This was the seat of Captain Cotton, is situated to the south-west of Kingsgate, and distant from it less than a quarter of a mile.  Its style of architecture, and appearance altogether, accord well with its designation.




North Foreland Lodge

The seat of Captain Isacke, of the Honourable East India Company's service, is situated north of Stone House, and near the North Foreland, the eastern most point of Kent.  It possesses great beauty of situation.  The grounds are well laid out, and planted with a rich variety of shrubs.  North Foreland Lodge is distant from Kingsgate three-quarters of a mile south, from Canterbury about 19 miles and from London 74 miles.



Stone House

Stone House, Broadstairs, Kent


This was the seat of James D. Alexander, Esq., is finely situated in a very pleasant part of this interesting district.  Its position, like that of Pierremont House, is elevated, and its range of prospect similar.  The mansion itself is beautiful, and the grounds extensive and well laid out.  Stone House is distant from Pierremont House one mile north, from Kingsgate one mile, from Ramsgate three miles, from St. Peter's three miles, and from London about 74 miles.




Pierremont House, Broadstairs

Pierremont Hall, Broadstairs, KentThis is a large handsome house, the seat of Edward Fletcher, Esq. and was the residence, in 1829, of the present Queen, when Princess Victoria, accompanied by her royal mother the Duchess of Kent.  It is beautifully situated in a small park at the entrance of Broadstairs from St. Peter's, and from its elevated position commands most extensive prospects both of sea and land.

Pierremont House is distant from St. Peter's three miles south-east, from Ramsgate two miles and from London 73 miles.




Ogle House, Broadstairs

In the Parish of St. Peter's, is the residence of Mrs. Browne.

Chandos Place, Broadstairs

This is the residence of James Trecothick, Esq. a Magistrate for the County, and for the Cinque Ports.


Dumpton

Dumpton House, Broadstairs, KentDumpton LodgeDumpton (pictured to the far left) is the seat of Robert Crofts, Esq. is situated in a small park, to which there is a neat lodge (pictured immediately left, rear view of the lodge) entrance from the road leading from Ramsgate to Broadstairs and St. Peter's.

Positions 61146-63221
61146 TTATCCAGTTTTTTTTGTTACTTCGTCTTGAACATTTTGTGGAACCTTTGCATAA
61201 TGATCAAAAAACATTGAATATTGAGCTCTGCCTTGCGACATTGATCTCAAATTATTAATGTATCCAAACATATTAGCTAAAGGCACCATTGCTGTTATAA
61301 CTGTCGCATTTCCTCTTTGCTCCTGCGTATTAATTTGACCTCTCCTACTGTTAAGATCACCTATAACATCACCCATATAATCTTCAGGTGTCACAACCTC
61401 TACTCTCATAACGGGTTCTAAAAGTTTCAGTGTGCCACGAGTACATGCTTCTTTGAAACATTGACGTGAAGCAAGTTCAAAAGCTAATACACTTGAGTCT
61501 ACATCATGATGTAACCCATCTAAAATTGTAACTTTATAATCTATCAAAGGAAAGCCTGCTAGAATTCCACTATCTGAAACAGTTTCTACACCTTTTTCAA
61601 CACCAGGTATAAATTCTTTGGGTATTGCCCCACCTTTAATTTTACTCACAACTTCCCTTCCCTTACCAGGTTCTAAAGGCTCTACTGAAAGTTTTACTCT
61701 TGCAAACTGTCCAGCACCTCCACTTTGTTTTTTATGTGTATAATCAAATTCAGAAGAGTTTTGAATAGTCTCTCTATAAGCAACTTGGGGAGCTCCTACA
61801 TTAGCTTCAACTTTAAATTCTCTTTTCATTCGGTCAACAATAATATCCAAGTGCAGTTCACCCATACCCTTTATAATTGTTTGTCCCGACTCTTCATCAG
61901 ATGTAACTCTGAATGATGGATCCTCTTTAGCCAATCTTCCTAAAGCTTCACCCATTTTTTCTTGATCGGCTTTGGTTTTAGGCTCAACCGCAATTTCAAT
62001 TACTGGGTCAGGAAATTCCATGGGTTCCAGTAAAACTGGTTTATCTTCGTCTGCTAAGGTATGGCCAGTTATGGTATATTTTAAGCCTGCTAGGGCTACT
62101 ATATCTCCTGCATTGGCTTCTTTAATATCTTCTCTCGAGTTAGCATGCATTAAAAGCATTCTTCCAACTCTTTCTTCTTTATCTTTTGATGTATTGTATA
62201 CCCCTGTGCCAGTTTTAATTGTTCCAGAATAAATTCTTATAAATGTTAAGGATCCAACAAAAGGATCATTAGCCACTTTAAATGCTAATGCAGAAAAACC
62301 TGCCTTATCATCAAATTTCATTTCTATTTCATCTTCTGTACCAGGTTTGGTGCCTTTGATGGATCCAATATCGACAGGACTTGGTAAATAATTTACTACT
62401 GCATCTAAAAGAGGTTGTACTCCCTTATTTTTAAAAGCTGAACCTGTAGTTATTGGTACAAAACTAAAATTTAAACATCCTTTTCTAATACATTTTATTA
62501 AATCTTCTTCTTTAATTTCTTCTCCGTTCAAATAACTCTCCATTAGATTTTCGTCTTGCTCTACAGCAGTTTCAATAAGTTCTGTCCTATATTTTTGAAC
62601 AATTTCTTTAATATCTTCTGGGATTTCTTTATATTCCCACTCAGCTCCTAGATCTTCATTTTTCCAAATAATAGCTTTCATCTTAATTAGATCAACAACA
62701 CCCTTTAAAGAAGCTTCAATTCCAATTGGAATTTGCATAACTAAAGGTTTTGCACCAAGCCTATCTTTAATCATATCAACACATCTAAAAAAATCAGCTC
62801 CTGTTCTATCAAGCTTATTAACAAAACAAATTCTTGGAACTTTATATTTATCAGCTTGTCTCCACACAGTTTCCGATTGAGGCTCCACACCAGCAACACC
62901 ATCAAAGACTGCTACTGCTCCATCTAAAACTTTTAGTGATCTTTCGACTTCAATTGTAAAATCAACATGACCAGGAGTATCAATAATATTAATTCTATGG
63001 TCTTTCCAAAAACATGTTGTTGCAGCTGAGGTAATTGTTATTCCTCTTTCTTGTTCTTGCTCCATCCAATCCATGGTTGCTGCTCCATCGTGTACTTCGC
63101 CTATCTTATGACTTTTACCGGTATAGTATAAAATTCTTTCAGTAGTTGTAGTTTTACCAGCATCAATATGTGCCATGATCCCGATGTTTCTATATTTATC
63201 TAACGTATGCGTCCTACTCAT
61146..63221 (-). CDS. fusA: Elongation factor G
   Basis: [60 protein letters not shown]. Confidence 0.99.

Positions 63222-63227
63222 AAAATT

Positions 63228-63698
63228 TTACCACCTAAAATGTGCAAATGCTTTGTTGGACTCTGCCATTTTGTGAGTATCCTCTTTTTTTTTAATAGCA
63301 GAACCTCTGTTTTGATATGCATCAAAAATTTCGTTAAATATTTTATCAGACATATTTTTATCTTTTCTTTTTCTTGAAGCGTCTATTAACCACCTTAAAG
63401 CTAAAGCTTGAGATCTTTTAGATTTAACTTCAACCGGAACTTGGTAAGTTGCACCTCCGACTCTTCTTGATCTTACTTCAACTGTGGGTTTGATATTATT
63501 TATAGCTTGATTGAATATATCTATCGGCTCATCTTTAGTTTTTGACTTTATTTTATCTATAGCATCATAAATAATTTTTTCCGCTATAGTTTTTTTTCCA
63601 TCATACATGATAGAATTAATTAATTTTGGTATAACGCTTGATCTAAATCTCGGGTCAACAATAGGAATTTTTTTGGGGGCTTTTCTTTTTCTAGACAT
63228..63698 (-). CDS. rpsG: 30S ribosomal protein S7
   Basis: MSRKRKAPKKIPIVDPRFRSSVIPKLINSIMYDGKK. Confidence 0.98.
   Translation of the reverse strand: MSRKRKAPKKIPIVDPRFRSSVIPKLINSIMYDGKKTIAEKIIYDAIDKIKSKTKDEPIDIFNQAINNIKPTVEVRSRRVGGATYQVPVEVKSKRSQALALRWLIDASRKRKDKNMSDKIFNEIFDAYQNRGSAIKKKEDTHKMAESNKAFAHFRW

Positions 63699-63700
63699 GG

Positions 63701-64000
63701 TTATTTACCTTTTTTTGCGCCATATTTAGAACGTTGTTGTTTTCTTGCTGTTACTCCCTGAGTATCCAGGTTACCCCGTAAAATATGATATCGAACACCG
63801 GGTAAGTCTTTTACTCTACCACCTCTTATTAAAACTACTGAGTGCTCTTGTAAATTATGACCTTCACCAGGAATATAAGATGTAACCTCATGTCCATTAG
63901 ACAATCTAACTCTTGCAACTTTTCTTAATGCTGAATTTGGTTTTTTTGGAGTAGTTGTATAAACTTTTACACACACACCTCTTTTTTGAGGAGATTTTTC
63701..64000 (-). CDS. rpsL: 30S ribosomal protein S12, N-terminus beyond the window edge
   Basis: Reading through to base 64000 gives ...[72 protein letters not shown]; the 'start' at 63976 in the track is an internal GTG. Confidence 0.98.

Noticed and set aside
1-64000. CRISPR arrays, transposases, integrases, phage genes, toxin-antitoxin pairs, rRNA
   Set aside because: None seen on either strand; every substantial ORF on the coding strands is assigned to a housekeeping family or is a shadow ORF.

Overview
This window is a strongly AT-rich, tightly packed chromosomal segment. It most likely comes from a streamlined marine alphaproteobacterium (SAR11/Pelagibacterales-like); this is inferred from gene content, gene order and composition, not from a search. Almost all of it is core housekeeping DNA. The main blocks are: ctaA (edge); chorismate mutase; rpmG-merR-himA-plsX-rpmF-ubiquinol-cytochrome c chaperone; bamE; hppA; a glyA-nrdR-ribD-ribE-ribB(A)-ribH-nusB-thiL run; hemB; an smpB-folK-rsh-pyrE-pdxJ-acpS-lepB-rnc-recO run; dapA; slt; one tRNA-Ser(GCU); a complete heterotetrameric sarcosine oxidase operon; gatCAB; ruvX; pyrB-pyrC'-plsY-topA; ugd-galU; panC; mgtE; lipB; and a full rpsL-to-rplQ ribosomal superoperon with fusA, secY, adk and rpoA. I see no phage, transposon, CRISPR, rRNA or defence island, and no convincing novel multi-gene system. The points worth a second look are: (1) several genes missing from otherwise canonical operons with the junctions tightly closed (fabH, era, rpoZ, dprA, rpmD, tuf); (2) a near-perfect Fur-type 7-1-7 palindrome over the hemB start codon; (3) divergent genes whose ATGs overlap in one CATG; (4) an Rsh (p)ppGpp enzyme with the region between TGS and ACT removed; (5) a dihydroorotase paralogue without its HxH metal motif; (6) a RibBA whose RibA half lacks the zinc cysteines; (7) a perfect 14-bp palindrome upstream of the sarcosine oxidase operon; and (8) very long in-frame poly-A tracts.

It is a handsome residence, tolerably well sheltered with wood, and surrounded with pleasure grounds.  The front commands a view of the full expanse of the ocean.  Dumpton is due north of Ramsgate, distant one mile and a quarter, one mile south-west from Broadstairs, three miles south-east from Margaret, and 72 miles from London.  Note: Dumpton is now a retirement home.

Bleak House

Bleak House, one-time home of Charles Dickens at Broadstairs, KentOne-time home and the favourite lodging house of Charles Dickens during the summer months, situated in Broadstairs, where he wrote David Copperfield during 1851 in a study overlooking the harbour and the sea.  Dickens visited Broadstairs regularly from 1837 until 1859 and described the town as "Our English Watering Place".

photograph of Dickens House Museum at Broadstairs
No. 2 Victoria Parade. Home to David Copperfield's real-life counterpart of Betsy Trotwood. Now called Dickens House, it is a museum run by the Dickens Fellowship.

It was here that Charles Dickens also planned his novel Bleak House.  However, the "Bleak House" of the novel was a completely fictitious building, this building being renamed many years subsequent to the publication of Dickens book.  The core of the house is early nineteenth-century but the house was refronted and extended in 1901.  Originally known as "Fort House", it was built as the residence of the Fort Captain during the Napoleonic Wars.









Primary Source:  C. Greenwood, comp.  Epitome of County History, vol. 1, County of Kent. (London, England: privately printed, 1838).  Additional material supplied and written by Susan D. Young.